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Ecuador set for reforms with IMF deal

Quito, March 14 (RHC)-- The International Monetary Fund (IMF) has announced that it's Executive Board approved a $4.2 billion loan for Ecuador with the objective of reducing the country’s debt-to-GDP ratio through four structural reforms, in line with common neo-liberal policies. 

The new arrangement under the IMF’s Extended Fund Facility (EFF) enables the immediate payment of U.S.$652 million and consequent disbursements in the next three years.  And even though it allows a longer period of repayment it also contains a "strong focus on structural adjustment" based on “commitments, including specific conditionality” which are “expected to have a strong focus on structural reforms.” 

This model of lending “was established to provide assistance to countries experiencing serious payments imbalances because of structural impediments; or characterized by slow growth and an inherently weak balance of payments position,” according to the IMF.  Countries such as Ukraine, Moldova, Bosnia Herzegovina, Egypt, Georgia, Jordan, Tunisia, Ivory Coast, Mongolia, and Sri Lanka also have this type of loan.

Such “structural” changes IMF Director, Christine Lagarde, explained will be made via a wage bill realignment, “optimization” of fuel subsidies, a reprioritization of capital and goods and services spending, and tax reforms. 

The commitment regarding the national wage bill will most likely be done, as many economists and experts have pointed out, through mass layoffs in the public sector, reduction in the nominal salary and minimum wage.  As well as reforms for the flexibilization of the workforce, which will also affect private sector workers.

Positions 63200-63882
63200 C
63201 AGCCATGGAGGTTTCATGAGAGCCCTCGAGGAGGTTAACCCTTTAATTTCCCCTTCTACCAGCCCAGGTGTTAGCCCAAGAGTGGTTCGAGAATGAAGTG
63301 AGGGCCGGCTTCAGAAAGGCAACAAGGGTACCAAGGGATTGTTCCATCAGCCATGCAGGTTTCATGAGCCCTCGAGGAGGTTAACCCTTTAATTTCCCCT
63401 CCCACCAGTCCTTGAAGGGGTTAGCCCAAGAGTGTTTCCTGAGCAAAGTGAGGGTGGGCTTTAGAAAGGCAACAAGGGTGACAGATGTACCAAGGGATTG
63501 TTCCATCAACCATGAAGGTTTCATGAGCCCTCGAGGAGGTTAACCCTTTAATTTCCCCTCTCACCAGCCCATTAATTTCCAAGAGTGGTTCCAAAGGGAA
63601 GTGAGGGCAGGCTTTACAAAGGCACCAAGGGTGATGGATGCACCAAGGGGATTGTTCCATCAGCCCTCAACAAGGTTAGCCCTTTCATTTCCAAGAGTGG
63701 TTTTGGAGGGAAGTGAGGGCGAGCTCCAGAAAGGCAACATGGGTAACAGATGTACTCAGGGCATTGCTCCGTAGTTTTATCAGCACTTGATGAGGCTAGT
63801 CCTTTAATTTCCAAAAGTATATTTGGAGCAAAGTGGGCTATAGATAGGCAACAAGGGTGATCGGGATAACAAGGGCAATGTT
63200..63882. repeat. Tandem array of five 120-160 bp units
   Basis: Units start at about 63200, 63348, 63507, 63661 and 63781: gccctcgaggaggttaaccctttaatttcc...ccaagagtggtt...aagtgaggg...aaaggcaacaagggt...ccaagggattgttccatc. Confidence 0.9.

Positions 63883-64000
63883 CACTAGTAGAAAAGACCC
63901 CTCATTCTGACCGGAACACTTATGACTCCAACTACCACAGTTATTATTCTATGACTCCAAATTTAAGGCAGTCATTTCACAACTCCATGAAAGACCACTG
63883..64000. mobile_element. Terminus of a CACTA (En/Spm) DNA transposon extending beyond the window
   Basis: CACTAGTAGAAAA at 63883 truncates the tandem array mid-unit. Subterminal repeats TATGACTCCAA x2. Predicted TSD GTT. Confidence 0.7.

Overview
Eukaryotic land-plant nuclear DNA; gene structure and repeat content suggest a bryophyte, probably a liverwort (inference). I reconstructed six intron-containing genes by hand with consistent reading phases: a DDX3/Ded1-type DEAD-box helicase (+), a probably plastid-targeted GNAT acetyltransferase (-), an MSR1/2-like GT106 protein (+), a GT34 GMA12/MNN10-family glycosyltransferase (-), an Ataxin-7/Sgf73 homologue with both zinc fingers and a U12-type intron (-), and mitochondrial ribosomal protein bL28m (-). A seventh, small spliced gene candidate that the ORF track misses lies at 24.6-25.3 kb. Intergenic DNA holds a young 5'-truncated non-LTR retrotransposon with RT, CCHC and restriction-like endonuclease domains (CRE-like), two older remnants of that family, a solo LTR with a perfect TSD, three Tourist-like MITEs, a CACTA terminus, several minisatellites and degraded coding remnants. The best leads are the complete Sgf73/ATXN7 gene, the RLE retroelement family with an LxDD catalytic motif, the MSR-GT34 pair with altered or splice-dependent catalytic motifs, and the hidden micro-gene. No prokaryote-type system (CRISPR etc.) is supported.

A preview of this ensued between February 27 to March 1st, a few days after it was announced that a staff-level agreement with the IMF was reached when nearly 10,000 thousand government employees were fired according to local media reports.   The government has not issued official figures.

“Between 1983 and 2003 Ecuador signed 16 letters of intent with the IMF, whose reforms also went in line with the reduction of the State, the estrangement of public spending, flexible labor relations, tax reforms, privatization; all in favor of the free market,” explains the economic historian, Juan Paz y Miño. 

Thus as in other cases recent and past cases, the conditionality around fuel subsidies and public spending will likely reduce expenditure on areas such as education and health, and the concession of state-owned public service companies will cause an increase in domestic gas and electricity rates, according to the Director of the Center for Economic and Social Rights (CDES) Pablo Iturralde. 

Iturralde is not so optimistic as he insists that they will impose the burden of such reforms to the people instead of controlling flows of capital, the commercial balance, or the tax contributions from the richest sectors. 





 

Edited by Jorge Ruiz Miyares
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